Cholesterol is essential for health. It is a part of our cells. But, there are two types of cholesterol in our bodies. Once the ‘bad’ cholesterol builds up, it can cause a condition called atherosclerosis, also known as the “hardening of the arteries.” Cholesterol is a waxy material needed to build cells.
Our liver produces the cholesterol needed for our body. The second source of cholesterol comes from the foods we eat, especially the ones derived from animals. If the cholesterol content increases in your body, you will develop fatty deposits in your blood vessels. Therefore, before making any complications, you should get your varicose vein treatment from the best healthcare.
Why cholesterol and atherosclerosis are a problem
The two types of cholesterol are HDL cholesterol (the good kind) and LDL cholesterol (the bad kind).
When our liver produces excess cholesterol in addition to your diet, the extra cholesterol does not get into your cells. Instead, it reacts with other substances and deposits along the walls of your arteries. When the hardened cholesterol forms, two things happen. The blood flow passage becomes narrower, causing less blood flow and high blood pressure. Secondly, your arteries and veins become less flexible, affecting the blood flow.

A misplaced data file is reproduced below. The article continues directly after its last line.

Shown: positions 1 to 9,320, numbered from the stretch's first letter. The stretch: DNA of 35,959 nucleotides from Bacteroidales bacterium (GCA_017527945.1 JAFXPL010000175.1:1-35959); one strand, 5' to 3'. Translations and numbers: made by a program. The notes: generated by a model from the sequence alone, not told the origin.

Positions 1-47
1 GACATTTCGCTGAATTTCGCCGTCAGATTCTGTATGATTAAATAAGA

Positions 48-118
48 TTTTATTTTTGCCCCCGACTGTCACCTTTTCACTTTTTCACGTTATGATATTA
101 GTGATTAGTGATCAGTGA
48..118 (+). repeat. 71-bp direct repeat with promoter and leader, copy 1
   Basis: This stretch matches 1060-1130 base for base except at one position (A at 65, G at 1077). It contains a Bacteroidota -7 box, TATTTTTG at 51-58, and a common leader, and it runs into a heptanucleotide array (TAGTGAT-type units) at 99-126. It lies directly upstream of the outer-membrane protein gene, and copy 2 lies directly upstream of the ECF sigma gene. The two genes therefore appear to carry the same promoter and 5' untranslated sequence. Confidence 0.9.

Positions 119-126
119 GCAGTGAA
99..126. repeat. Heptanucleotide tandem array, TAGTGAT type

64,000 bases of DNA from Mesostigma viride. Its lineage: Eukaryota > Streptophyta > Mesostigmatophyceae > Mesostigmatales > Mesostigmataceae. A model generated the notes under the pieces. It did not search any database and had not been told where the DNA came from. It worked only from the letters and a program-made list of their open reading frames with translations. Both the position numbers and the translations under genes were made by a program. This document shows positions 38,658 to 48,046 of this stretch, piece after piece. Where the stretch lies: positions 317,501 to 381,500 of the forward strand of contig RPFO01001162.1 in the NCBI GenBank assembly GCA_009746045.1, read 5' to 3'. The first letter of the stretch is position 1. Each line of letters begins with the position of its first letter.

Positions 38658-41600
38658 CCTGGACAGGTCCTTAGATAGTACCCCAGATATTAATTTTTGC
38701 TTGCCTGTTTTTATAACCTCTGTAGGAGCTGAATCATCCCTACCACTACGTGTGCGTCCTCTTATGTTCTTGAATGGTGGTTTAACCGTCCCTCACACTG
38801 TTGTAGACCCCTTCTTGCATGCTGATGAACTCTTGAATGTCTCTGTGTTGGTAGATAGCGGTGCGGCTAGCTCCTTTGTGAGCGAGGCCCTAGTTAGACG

The deposited cholesterol gets hardened, and then the problem begins. When it happens, it forms a condition known as atherosclerosis.
It may seem that cholesterol has an easier time settling in the veins, but it only happens in arteries. Arteries are designed to handle a lot of stress going on at once. The high pressure leads to plaques. But the veins are a low-pressure system. Veins can work like arteries, but they become vulnerable to atherosclerosis when connected to the high-pressure part of the circulatory system.
Consequences of decreased blood flow
Decreased blood flow means that the blood required for our organs will no longer flow effectively. This will lead to the organ not working efficiently, causing a disruption. Also, various body areas can be affected in the part where the plaque builds up. We know it can cause strokes and heart attacks, but it can also impact the kidneys.
When the arteries coming and going back to the heart get clogged, a heart attack can occur. In the same way, arteries going and coming back from the brain can also get blocked, causing a stroke.
High cholesterol levels also cause Alzheimer’s disease. Excess cholesterol accelerates the formation of certain plaques known as beta-amyloid plaques that get deposited in the brain with this condition.
Michael C Vang is a passionate blogger. He has been blogging since 2013 on a variety of topics. He is committed to creating informative and engaging content that helps readers learn more about everything.